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Mander Organ Builders Forum


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  1. Further to the post by ATG - my just new fifth set of hearing aids in fifteen years are an entry level set from Phonak which are sold here under the Costco (Kirkland 09) label. There are no controls other than volume levels. The only style that works for me is where the mics. are behind the ear, which provide maximum gain without feedback. After having the 'surround sound' feature turned off, they are surprisingly the best instruments so far. I've used more expensive stuff from several different manufacturers with bells and whistles which I did not appreciate or use. . No device can ever replace the gift of natural hearing, so do not expect the tiny loudspeakers to produce real 'bass' . Just enjoy being able to converse intelligently with others again, hear the birds sing and listen to TV without annoying neighbours. There is an interesting earlier post from Cornet 1V regarding the use of an equalizer to distort musical sound from a loudspeaker to suit personal preference that seems worth trying before spending a small fortune on extra programming curves. As posted before - taking charge of your audiologist is the first step to satisfaction. Find one who is motivated by more than hype and profit. Willingness and competence to adjust the frequency curve to your need is of paramount importance. Stay Safe.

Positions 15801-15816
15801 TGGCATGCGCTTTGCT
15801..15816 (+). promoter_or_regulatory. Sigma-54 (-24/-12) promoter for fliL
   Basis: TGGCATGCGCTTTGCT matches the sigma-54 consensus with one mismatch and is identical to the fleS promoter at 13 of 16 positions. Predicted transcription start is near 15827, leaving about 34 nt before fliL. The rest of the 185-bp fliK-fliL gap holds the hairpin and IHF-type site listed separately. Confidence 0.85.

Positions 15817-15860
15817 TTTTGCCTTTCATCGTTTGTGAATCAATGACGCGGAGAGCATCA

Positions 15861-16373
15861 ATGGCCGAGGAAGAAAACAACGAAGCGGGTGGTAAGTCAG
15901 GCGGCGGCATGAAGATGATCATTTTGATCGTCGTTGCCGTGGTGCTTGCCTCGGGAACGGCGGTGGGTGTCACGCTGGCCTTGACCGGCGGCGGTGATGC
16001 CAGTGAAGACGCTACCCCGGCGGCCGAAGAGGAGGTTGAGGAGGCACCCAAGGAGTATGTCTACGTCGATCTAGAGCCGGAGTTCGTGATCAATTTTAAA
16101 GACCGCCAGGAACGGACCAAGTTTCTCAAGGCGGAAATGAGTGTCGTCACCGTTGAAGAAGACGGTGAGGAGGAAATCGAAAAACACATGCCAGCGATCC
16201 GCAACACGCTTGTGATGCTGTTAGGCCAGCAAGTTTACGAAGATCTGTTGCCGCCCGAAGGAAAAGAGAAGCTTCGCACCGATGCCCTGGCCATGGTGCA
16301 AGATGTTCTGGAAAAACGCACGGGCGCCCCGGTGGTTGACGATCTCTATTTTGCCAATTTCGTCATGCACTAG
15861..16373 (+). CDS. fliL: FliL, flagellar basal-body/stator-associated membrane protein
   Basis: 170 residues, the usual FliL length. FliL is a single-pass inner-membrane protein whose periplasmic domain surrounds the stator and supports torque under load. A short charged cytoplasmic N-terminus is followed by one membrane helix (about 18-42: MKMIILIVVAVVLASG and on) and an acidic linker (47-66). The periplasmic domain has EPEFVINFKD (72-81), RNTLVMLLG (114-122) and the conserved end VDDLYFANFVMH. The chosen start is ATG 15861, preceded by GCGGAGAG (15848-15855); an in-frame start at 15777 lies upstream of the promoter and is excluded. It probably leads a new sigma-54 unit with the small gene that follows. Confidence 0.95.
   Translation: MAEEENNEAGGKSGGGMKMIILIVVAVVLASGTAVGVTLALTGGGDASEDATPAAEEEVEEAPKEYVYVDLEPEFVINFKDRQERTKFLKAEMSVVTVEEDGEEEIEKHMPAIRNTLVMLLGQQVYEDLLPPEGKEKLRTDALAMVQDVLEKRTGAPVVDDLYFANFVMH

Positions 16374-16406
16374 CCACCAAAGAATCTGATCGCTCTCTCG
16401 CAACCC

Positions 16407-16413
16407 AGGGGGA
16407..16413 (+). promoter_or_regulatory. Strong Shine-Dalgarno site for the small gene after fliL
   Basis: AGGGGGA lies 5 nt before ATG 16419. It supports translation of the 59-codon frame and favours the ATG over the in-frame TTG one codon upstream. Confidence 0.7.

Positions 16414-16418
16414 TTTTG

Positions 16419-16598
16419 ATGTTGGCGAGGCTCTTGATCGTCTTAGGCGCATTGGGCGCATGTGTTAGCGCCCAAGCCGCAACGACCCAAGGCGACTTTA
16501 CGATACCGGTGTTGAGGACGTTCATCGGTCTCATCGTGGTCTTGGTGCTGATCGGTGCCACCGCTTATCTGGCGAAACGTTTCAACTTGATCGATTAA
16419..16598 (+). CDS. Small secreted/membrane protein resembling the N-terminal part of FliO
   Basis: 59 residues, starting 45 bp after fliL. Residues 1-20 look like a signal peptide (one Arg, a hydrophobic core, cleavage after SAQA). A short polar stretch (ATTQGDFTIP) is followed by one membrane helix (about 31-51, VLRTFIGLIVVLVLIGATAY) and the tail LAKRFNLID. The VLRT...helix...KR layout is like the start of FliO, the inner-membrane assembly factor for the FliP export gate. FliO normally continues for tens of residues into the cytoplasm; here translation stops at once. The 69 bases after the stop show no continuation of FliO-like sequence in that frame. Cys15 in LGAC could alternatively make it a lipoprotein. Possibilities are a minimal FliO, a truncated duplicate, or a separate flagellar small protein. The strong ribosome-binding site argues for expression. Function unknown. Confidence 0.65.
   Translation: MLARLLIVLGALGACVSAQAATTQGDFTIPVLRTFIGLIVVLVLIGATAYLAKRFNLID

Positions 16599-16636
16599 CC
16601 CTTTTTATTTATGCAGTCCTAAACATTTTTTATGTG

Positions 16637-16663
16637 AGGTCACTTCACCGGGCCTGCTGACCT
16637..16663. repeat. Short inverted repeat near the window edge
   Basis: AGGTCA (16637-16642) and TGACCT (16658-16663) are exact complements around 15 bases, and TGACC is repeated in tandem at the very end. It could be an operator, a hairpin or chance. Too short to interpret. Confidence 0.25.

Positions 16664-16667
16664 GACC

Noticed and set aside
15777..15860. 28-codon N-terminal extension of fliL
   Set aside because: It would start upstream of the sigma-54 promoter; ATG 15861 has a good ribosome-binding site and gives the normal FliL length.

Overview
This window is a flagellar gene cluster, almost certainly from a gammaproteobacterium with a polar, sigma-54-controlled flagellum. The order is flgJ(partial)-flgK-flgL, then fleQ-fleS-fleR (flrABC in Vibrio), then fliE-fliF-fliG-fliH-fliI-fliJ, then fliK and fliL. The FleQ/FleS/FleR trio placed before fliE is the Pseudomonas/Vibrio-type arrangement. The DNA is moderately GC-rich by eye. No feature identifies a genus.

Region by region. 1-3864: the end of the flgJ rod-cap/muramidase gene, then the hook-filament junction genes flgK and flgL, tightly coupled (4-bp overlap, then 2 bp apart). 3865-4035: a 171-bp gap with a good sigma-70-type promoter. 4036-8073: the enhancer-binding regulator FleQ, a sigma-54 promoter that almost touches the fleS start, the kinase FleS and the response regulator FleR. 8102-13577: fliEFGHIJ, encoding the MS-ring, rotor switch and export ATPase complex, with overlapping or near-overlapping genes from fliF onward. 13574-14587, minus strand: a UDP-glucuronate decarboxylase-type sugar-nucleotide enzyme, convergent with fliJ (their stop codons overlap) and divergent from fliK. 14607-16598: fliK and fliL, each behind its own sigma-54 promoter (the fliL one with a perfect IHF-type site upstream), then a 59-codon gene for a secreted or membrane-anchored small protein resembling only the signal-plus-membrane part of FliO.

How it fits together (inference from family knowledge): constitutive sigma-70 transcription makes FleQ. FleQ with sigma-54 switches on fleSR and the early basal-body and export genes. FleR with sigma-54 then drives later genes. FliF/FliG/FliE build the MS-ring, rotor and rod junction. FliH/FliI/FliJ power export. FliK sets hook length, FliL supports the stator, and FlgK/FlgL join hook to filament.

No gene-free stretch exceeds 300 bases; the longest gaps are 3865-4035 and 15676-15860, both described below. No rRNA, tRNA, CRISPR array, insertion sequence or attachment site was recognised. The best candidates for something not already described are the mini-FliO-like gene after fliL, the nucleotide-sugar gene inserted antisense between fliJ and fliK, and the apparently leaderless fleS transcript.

2. As we hide ourselves away from Corona virus, Youtube is a useful learning resource to help pass the time. The well crafted clips that Jonathan Scott posts there promoting interest in organs are indeed well worth watching. Another gifted player to watch there is Richard Elliot, using the newer Salt Lake City LDS organ in the conference centre. (not the Temple). His version of ‘Good King Wenceslas’ is amazingly masterful. Stay Healthy MD
  3. Profound thanks to Colin for starting this thread and his insight to the whole hearing loss issue for musicians. Everything here confirms my own experiences with hearing aids. It’s soon time for my fifth set. A retired organ builder, treble deaf from years of tuning loud reeds with no ear protection, I still do some key holding for a younger tuner who assures me that the top octave of the great fifteenth is actually playing. Priority consideration for new devices will be based upon what is best for conversation. If a music program is also offered, amplitude in the speech range will be reduced and the near useless algorithms that introduce surround sound and tremulant turned off. As usual, finding an experienced audiologist who can fine tune the aids will be the most challenging part of the decision making process. Properly adjusted, I expect to enjoy music again, and organs with screechy upper work may actually sound better.
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